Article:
A more immediate problem is the need for better charging infrastructure and accessible charging points across the country are essential for more widespread EV adoption. This problem is slowly disappearing as there's a predicted 36% growth in both private and public charging solutions over the coming years, as well growing availability of charging points across the country. However, there is still a long road ahead.
Despite fast-charging solutions being developed at a rapid pace, EVs take longer to refuel than conventional vehicles, meaning a large number of charging points are needed, and often extra time has to be factored into journey planning. Businesses should also consider offering charging facilities to employees who own an electric vehicle, which could come at an extra cost, however some EV lease agreements do include the provision of charging infrastructure at the place of work to support the fleet. Furthermore, there are some government backed schemes that will help lessen the burden of any infrastructure changes, including the Workplace Charging Scheme (WCS) and the Electric Vehicle Homecharge Scheme (EVHS).
Offering more flexibility and value for money than a direct one-off purchase, leasing is often a cost-effective option for businesses that operate a large number of vehicles. The leasing process for an EV is identical to that for leasing a conventional vehicle, the only difference is the need for charging infrastructure. To address this, many leasing companies offer to install the needed infrastructure changes and portable charging options, such as the necessary cables and socket converters. On top of that, some leasing companies provide regular maintenance checks from certified dealerships further reducing the overall cost and ensuring the cars stay in good shape for longer. It is vital that those who carry out maintenance on EVs are properly trained, as it is a very different process to assessing an ICE.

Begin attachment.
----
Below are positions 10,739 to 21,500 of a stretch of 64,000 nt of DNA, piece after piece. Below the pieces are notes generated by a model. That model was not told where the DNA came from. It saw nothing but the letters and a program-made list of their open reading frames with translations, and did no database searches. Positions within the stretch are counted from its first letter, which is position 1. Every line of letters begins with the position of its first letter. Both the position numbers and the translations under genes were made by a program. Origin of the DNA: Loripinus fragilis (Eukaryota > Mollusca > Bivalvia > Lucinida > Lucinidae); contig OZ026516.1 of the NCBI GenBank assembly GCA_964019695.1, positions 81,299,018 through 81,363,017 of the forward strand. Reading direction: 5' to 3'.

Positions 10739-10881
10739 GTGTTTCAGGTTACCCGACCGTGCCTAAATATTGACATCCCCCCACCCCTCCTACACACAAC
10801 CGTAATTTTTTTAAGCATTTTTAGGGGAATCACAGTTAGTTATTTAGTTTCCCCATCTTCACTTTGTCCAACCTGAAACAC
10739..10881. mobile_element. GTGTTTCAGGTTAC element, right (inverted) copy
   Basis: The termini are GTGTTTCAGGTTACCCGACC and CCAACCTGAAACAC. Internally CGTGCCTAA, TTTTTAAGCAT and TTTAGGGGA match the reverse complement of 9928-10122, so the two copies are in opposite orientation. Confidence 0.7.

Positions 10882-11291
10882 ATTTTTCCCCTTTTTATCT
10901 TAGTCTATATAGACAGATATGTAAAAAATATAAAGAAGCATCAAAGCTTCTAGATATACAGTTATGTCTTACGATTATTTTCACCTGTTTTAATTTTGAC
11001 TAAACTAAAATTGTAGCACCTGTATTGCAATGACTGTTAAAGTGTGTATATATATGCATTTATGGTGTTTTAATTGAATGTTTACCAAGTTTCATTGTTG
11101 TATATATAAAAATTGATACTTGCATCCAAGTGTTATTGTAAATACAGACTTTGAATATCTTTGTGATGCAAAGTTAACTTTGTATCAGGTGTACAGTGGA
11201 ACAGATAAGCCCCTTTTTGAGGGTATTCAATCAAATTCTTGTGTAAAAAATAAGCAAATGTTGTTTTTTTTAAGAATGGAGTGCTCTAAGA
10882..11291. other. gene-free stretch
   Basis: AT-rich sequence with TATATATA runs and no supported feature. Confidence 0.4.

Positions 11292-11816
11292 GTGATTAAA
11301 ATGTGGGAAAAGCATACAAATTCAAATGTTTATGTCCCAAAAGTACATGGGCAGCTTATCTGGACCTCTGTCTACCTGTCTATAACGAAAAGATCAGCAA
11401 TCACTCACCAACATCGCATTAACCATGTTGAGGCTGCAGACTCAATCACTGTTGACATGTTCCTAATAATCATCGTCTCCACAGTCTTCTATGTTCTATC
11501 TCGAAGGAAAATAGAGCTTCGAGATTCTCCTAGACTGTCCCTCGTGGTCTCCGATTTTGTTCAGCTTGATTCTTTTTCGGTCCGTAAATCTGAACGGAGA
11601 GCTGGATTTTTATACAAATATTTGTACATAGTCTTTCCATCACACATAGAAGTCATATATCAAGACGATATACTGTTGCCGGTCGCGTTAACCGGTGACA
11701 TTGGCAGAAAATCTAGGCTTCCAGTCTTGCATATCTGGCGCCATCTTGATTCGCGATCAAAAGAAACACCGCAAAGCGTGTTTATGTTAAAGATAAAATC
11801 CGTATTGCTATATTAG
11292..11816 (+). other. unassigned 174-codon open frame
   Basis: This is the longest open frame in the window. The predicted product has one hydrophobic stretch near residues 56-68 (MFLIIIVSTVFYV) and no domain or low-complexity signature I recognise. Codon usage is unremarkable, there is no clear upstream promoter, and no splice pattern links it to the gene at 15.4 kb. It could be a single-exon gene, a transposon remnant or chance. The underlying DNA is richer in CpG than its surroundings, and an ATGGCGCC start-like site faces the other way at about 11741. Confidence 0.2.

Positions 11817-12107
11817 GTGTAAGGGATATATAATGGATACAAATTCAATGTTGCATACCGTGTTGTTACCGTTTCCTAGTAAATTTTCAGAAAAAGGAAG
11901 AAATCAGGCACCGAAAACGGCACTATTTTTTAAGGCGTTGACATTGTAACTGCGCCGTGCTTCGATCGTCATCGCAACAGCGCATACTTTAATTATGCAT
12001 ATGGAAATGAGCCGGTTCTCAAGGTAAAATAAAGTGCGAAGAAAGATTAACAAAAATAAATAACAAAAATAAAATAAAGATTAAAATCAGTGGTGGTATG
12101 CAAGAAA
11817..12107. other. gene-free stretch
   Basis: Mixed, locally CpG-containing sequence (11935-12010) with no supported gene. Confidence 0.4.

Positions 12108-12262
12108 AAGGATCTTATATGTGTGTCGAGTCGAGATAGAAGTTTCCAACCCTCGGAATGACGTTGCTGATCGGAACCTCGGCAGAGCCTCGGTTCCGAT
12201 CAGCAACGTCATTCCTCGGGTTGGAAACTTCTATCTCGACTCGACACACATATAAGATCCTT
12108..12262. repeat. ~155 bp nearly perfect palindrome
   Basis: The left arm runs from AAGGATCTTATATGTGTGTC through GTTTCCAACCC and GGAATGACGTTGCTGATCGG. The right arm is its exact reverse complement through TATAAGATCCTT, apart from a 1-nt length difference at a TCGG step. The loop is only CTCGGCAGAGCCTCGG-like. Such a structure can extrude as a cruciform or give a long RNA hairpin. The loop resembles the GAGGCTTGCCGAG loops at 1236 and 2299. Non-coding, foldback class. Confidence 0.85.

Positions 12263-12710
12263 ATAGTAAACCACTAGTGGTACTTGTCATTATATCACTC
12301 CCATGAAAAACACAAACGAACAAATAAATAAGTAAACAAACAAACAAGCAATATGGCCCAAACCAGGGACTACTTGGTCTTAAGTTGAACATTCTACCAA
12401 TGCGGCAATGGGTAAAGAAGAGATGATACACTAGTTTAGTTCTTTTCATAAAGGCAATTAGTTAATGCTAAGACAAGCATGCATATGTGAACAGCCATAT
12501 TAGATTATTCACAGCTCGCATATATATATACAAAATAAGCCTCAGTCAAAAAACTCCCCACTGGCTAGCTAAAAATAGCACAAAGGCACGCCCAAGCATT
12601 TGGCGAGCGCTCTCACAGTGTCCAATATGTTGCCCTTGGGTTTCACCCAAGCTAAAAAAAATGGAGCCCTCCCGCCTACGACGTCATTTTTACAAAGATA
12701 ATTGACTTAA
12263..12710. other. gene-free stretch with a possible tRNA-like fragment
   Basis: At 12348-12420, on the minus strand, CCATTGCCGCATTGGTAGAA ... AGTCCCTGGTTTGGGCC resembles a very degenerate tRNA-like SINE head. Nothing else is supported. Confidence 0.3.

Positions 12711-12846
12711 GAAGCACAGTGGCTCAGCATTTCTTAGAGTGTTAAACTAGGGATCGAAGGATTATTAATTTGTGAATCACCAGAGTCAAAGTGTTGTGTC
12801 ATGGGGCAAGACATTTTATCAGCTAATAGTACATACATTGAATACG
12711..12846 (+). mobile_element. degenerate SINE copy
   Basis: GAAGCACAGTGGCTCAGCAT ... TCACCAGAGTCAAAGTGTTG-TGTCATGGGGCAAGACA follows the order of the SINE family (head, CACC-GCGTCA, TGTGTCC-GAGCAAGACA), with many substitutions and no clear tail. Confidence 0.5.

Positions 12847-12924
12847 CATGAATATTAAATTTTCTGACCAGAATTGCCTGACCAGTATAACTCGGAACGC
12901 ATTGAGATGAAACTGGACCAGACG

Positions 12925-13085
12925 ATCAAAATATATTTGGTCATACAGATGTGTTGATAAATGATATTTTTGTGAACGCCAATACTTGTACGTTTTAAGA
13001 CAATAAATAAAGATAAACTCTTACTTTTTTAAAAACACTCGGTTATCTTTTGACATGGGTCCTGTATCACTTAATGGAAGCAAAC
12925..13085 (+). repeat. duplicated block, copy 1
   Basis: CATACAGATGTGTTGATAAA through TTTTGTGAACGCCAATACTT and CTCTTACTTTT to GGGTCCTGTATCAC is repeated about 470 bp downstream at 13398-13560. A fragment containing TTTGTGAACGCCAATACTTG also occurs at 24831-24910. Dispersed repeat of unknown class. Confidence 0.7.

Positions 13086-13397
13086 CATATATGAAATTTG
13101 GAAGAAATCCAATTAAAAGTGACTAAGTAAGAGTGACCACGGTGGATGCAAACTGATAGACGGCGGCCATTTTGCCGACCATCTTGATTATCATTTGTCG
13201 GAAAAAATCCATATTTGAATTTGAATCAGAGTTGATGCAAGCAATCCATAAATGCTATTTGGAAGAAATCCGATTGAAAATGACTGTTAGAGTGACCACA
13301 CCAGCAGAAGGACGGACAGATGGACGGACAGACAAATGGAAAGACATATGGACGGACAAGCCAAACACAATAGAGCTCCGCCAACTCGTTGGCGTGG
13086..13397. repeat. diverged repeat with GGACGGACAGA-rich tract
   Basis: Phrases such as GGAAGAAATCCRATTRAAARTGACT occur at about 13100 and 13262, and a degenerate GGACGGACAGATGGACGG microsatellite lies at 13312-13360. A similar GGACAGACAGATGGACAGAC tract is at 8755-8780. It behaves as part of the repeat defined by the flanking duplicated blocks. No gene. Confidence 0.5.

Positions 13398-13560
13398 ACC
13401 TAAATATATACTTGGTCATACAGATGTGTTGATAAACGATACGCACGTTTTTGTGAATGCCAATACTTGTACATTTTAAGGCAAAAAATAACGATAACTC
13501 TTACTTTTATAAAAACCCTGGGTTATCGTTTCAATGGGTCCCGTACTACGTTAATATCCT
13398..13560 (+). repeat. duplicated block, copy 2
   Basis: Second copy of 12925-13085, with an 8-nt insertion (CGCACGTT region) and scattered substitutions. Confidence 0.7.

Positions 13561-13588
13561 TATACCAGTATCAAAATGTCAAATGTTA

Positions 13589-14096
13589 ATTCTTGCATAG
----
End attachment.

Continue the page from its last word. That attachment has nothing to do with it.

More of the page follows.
As with any major change, electrifying a fleet involves full commitment from the business and its employees. Misuse is a major factor in EV wear and tear so for increased longevity, companies must be clear to users around the extra care involved in keeping an EV, such as needing to avoid overcharging and the importance of having a timed charging period.
It's also vital to keep in mind that there are often significant differences between various EV models. The business' needs should determine the type of vehicle chosen, as it must be able to effectively carry out its purpose. For example, if a company requires the end user to regularly undertake long trips, opting for a vehicle with a higher range should be the priority. Not only does this lower the chances of the car unexpectedly running out of fuel, but it also reduces the amount of time spent charging, improving productivity. However, maximum efficiency involves more than just acquiring the right vehicle, as an EV's range differs greatly depending on how people drive. Giving end users EV driving training can help with this.
As transportation emits 23 percent of global emissions, reducing the number ICE vehicles in fleets is a critical step in going carbon neutral. With a growing charging network and cars increasing in range, EVs have made major leaps towards mass adoption. However, to begin with, leasing may be the most viable way for businesses to introduce EVs to their fleets, until they are ready to take the zero-emissions plunge.
With the recent introduction of the 'super discount' in the Budget we may see leasing companies, funders and fleet managers reducing the tax liabilities of fleet users. Now could be a cost effective time to make a capital investment in EVs.
Eddie Flanagan is leasing specialist and partner in the asset finance team at law firm Shakespeare Martineau.